Why can’t we just give compromise a chance in this city?

Why can’t we just give compromise a chance in this city?

By Dino Drudi, Alexandria
(File Photo) 

To the editor:

Your bicycle lanes editorial (“Bike lane debate: the good, the bad and the ugly,” March 20) tried to put a happy face on the contentious issue of adding bicycle lanes along King Street, which consumed six hours on two occasions at the traffic and parking board and another six at city council. Yet, in focusing on the issues, the editorial missed more subtle procedural abuses.

Rarely had previous city councilors overruled the traffic and parking board. But in the past year, this city council has twice done so: allowing bicycling on sidewalks last June and approving bicycle lanes on King Street last month.

City employees are ministerial, meaning they carry out the ordinances and policies enacted by city council. By contrast, the traffic and parking board is magisterial, meaning they enjoy delegated authority from the city council to make policy judgments within predetermined limits. So for the city’s transportation and environmental services department director to ignore the November traffic and parking board decision to delay bicycle lanes in hopes of working out a compromise seems, on its face, insubordinate.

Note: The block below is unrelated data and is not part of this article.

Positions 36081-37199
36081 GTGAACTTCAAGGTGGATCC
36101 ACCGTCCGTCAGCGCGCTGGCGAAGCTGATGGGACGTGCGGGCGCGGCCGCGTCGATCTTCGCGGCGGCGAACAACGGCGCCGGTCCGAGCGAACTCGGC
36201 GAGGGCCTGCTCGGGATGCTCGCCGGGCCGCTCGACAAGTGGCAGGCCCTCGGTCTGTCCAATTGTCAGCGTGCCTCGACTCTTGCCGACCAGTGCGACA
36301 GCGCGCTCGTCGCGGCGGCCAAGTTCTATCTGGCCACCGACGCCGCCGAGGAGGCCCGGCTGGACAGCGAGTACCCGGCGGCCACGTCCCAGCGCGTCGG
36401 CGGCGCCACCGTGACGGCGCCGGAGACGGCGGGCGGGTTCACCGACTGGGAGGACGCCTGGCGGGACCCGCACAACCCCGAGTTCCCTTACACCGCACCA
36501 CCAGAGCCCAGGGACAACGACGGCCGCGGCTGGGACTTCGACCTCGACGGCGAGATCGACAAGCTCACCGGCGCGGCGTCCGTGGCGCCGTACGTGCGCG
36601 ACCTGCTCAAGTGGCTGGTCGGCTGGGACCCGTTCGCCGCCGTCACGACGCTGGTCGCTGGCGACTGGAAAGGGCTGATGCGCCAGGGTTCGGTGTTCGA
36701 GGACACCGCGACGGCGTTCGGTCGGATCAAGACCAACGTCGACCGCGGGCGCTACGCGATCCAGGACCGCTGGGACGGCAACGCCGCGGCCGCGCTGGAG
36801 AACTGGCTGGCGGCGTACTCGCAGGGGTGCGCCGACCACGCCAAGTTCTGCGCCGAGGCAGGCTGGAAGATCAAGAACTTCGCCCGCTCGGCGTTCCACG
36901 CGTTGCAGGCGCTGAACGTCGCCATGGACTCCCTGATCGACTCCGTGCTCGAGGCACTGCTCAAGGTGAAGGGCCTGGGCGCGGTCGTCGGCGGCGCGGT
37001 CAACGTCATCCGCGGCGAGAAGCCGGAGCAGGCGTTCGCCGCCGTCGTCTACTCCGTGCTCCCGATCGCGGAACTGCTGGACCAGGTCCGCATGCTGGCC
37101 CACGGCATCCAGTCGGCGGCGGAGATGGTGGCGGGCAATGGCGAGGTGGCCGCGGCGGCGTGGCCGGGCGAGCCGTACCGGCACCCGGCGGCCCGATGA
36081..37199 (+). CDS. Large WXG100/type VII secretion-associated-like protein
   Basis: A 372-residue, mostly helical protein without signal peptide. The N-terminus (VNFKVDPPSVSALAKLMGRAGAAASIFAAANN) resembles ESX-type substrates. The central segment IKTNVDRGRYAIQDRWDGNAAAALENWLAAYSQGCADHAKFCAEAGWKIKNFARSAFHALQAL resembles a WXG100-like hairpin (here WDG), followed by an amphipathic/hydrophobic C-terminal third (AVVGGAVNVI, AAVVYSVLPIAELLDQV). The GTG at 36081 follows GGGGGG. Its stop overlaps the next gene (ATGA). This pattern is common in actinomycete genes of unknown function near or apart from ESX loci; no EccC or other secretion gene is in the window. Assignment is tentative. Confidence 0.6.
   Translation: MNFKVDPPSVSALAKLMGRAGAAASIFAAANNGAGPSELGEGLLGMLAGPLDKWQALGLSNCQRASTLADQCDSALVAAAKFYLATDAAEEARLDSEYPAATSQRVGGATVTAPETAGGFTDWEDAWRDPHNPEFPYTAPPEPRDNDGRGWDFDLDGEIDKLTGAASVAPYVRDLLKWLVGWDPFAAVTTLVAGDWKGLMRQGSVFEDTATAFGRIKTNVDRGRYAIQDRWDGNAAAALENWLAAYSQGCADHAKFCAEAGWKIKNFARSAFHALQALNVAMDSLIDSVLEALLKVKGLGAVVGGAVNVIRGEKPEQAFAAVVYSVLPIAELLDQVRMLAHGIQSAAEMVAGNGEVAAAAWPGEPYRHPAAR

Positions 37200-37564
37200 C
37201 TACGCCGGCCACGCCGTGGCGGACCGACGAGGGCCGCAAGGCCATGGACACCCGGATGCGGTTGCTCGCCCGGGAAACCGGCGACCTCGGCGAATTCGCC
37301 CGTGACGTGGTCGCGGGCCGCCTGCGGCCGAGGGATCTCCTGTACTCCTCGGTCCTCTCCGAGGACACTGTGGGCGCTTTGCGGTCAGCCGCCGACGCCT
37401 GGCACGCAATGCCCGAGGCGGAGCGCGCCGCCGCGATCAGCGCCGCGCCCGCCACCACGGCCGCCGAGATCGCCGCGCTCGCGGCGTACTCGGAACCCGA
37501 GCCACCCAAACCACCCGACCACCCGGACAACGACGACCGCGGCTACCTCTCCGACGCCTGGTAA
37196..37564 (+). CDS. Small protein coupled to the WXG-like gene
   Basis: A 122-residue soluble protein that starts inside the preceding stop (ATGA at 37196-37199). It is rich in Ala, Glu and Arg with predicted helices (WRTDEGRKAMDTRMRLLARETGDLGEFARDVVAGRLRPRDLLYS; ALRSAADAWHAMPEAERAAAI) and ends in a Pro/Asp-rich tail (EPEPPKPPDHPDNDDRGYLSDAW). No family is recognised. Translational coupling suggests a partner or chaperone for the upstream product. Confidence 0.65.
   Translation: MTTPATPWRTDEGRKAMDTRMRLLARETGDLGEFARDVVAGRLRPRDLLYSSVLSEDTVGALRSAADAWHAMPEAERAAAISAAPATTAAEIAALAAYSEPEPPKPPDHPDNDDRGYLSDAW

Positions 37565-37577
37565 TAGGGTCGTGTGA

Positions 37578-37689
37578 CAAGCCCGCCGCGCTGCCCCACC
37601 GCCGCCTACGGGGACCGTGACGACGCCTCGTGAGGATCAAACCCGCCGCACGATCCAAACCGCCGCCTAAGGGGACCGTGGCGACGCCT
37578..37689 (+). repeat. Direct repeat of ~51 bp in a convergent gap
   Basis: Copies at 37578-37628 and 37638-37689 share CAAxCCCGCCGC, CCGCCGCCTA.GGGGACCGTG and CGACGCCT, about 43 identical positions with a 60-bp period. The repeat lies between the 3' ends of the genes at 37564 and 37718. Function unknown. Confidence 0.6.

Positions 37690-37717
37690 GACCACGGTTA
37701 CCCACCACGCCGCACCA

And for city councilors to ratify the director’s decision and overrule the traffic and parking board undermines the city government’s credibility.

Instead, city councilors could have postponed consideration of the appeal to afford time to work things out. In that scenario, they still could have heard the matter in May if a compromise couldn’t be reached. But city council’s hasty rush to judgment suggests that the city’s transportation chief was simply tasked to take the heat for a controversial initiative, one that key members of the council wanted taken care of ahead of time. In such a scenario, his decision appears insubordinate, but is not.

Lastly, we write off compromise as unattainable at our peril. The 60 days the traffic and parking board desired would have allowed additional ideas — such as bollards to protect pedestrians, which I raised without success — to be calmly considered.

When our country holds out hope the Israelis and Palestinians will find a compromise in a conflict older and seemingly more intractable than this one, we have no good excuse not to afford another month or two to see what might be worked out.